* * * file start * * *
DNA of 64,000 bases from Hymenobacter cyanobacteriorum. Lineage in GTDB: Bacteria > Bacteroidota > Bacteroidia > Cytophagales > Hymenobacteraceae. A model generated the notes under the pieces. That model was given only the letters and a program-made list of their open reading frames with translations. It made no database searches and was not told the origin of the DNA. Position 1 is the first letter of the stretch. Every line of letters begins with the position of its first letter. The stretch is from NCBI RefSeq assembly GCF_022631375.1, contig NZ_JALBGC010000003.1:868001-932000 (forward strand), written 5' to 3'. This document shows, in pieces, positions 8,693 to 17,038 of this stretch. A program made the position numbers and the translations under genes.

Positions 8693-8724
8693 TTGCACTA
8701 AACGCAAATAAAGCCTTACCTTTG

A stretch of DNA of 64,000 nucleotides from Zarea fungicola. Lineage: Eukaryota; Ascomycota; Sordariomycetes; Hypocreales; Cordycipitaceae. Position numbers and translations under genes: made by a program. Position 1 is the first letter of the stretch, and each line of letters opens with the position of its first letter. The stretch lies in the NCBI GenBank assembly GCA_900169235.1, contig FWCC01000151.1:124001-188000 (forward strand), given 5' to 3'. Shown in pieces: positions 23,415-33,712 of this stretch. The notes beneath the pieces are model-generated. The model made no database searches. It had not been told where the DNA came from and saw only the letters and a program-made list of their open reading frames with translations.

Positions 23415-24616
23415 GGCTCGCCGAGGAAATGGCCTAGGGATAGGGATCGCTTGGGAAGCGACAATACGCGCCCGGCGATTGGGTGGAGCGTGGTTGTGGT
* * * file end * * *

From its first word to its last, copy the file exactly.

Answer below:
DNA of 64,000 bases from Hymenobacter cyanobacteriorum. Lineage in GTDB: Bacteria > Bacteroidota > Bacteroidia > Cytophagales > Hymenobacteraceae. A model generated the notes under the pieces. That model was given only the letters and a program-made list of their open reading frames with translations. It made no database searches and was not told the origin of the DNA. Position 1 is the first letter of the stretch. Every line of letters begins with the position of its first letter. The stretch is from NCBI RefSeq assembly GCF_022631375.1, contig NZ_JALBGC010000003.1:868001-932000 (forward strand), written 5' to 3'. This document shows, in pieces, positions 8,693 to 17,038 of this stretch. A program made the position numbers and the translations under genes.

Positions 8693-8724
8693 TTGCACTA
8701 AACGCAAATAAAGCCTTACCTTTG

A stretch of DNA of 64,000 nucleotides from Zarea fungicola. Lineage: Eukaryota; Ascomycota; Sordariomycetes; Hypocreales; Cordycipitaceae. Position numbers and translations under genes: made by a program. Position 1 is the first letter of the stretch, and each line of letters opens with the position of its first letter. The stretch lies in the NCBI GenBank assembly GCA_900169235.1, contig FWCC01000151.1:124001-188000 (forward strand), given 5' to 3'. Shown in pieces: positions 23,415-33,712 of this stretch. The notes beneath the pieces are model-generated. The model made no database searches. It had not been told where the DNA came from and saw only the letters and a program-made list of their open reading frames with translations.

Positions 23415-24616
23415 GGCTCGCCGAGGAAATGGCCTAGGGATAGGGATCGCTTGGGAAGCGACAATACGCGCCCGGCGATTGGGTGGAGCGTGGTTGTGGT